2 large seedless oranges, peeled and sectioned
Angel food cake
Whipped cream and/or chocolate sauce
Sometimes the simple things are the best! This dessert is really easy and very fancy looking. It’s a great way to use strawberries that may be a little past their prime. Hull and quarter strawberries and place in a large non-reactive bowl. Peel oranges and section them to remove membrane. Do the sectioning over the strawberry bowl to catch the orange juice. Add orange sections to berries. If you have never sectioned an orange before, it’s a great skill to have. Cooking.com has a great video tutorial. You can find it on You Tube. Just go to www.YouTube.com and type in “section an orange.”
Add ½ cup of Cosa Dolce. Stir gently, then refrigerate for at least 2 hours.
Cube 3 1-inch slices of Angel Food cake. In the bottom of a martini glass, put 5 cubes of Angel Food cake. Top with ½ c. to ¾ c. of the berry and orange mixture. Be sure to include some of the juice. Drizzle the top of each dessert with 1T of Cosa Dolce.
THEN, go crazy! Drizzle the top of the strawberries with chocolate sauce or top with a big dollop of whipped cream. What the heck, do both! Prepare for the rave reviews. Serves 4.
We were lucky enough to be gifted this holiday season with a wonderful pasta called Pici (Thanks Robert & Mary!). This is similar to a thick spaghetti or Bucatini, but it includes the germ of the wheat – making it a big mouthful of nutty pasta-y goodness. I had so much fun trying to decide how to top the Pici. I wanted something that would be hearty enough to stand up to it, without overwhelming it. This pasta was inspired by a lunchtime BLT Sandwich. In this case, the Pancetta takes the place of the Bacon, Arugula Pesto takes the place of the Lettuce. And the tomato is roasted. The yummy, nutty pasta replaces a great whole grain bread. It’s super simple to make and delicious with Barbera! Enjoy.
Serve with Morovino 2013 Barbera
4 Roma Tomatoes halved lengthwise
1/2 lb Pancetta (a slab, not sliced)
4 C. Arugula (4 big handfuls)
1/2 bunch flat leaf parsley (mostly leaves, not stems)
4 T Extra Virgin Olive Oil plus 1 t for drizzling
2 Garlic Cloves, roughly chopped
Juice of 1/2 lemon
1/2 t. salt
9 ounces of Pici (or other hearty pasta)
1/4 c. shredded or shaved Asiago
Preheat your oven to 425 degrees. Line a baking sheet with sides (sometimes called a jelly roll pan) with parchment paper. Cut the slab of pancetta into 1/2″ish cubes. Scatter the pancetta cubes on the jelly roll pan. Place the tomato halves, cut side up, amongst the pancetta on the pan. Put into the oven for 30-35 minutes – stirring every 10 minutes or so to flip the pancetta cubes and the tomato pieces so they brown evenly. Cook the Pici (or pasta according to package directions).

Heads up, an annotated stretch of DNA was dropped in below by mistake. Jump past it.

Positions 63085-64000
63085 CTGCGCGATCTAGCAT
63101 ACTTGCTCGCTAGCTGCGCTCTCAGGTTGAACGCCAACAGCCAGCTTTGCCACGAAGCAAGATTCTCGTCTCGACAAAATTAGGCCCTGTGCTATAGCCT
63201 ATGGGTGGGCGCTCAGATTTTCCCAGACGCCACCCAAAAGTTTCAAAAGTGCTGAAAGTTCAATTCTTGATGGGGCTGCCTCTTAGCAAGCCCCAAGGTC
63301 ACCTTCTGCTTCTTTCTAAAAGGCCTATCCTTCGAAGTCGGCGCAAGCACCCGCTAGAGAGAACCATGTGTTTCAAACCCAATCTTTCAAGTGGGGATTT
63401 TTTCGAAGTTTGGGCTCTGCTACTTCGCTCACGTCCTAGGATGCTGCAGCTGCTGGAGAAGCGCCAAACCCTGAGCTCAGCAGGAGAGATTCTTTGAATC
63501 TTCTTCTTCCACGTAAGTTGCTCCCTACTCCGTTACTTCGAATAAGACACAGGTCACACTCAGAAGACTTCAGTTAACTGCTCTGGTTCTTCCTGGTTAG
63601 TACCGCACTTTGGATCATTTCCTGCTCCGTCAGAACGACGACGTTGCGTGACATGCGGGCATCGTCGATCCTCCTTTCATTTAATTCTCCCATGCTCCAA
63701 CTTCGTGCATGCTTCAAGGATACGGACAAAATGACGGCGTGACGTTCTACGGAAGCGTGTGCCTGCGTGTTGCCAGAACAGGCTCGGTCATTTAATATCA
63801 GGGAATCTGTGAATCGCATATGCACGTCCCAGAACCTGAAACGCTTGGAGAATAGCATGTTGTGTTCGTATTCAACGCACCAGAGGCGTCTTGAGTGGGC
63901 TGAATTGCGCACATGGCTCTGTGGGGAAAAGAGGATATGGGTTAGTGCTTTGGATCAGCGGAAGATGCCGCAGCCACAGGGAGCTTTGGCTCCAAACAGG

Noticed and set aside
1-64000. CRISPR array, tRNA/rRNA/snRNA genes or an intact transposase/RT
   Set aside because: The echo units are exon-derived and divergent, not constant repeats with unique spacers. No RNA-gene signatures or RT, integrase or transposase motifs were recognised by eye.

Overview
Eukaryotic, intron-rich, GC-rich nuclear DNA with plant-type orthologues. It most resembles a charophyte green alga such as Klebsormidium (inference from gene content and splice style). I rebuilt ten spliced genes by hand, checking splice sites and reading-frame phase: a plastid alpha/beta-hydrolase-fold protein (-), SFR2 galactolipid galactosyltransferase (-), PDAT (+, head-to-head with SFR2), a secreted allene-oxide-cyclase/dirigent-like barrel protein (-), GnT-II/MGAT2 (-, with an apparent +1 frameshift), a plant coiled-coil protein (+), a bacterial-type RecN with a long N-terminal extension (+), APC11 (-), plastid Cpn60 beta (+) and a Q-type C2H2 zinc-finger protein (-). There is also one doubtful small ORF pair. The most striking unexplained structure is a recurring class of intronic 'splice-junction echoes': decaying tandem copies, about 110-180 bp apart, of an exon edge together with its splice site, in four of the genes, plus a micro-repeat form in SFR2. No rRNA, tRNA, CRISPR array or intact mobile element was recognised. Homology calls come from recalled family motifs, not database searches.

In the bowl of your food processor, add the arugula, parsley, garlic, salt, olive oil and lemon juice. Pulse until smooth.
Drain the pasta and drizzle with th 1 t of olive oil to prevent sticking. Plate a nest of the pasta. Top with the Arugula Pesto. Add the roasted tomato and pancetta, then top with the shaved Asiago. Salty, tangy, nutty, hearty – perfect winter comfort pasta!
OK, maybe not world-famous – but famous in the tasting room!
1 bottle of 2014 Tango
1/2 bottle of tap water (use the wine bottle)
1/3 cup lightly packed brown sugar
1 package Morovino mulling spices
1/4 c. dried fruit (used dried cherries, plums, raisins, apricots or blueberries for best results)
OK, last year Mrs. Vino took a LOT of guff because the recipe she was handing out in the tasting room was not exactly the same recipe she used to make wine for the tasting room – it was the easier version of the recipe that she uses when she makes Mulled Wine at home. SO, this year, here are 3 different ways to make your mulled wine – based on time and inclination.
To make mulled wine EXACTLY like the tasting room version: 1) Put the wine, water, sugar, dried fruit and spice package (take tag off, leave cork on and spices in bag) all in a saucepan. 2) Simmer over low heat (do not boil – it will volatilize the alcohol) for 45 minutes to 1 hour. Mrs. Vino usually makes her mulled wine for the tasting room the night before she serves it – that’s the difference. So for this version, when the wine has finished simmering, 3) take the pot off the stove and cover it. Let it cool down a bit. Then put it in the refrigerator overnight (leave the spice bag and dried fruit in it). When you are ready to serve it, put it back on the stove top on low heat and bring it back up to a simmer. Discard the spice bag and ladle into glasses as desired. NOTE: Mrs. Vino usually uses a combination of raisins and dried apricots for the tasting room mulled wine.
To make Mulled Wine like Mrs. Vino makes it at home, follow steps 1 and 2 – and serve immediately. Still delicious, but leaving the bag and fruit in the wine overnight does concentrate the flavors a bit.
To make Mulled Wine in your Crock Pot, put the wine, water, sugar, spices and dried fruit in your slow cooker and simmer covered for 1 hour on high and then uncovered for at least an additional 30 minutes on low. Keep the slow cooker on low and serve directly from the slow cooker.
Serve it with cookies, holiday carols, and friends – it’s a perfect pairing!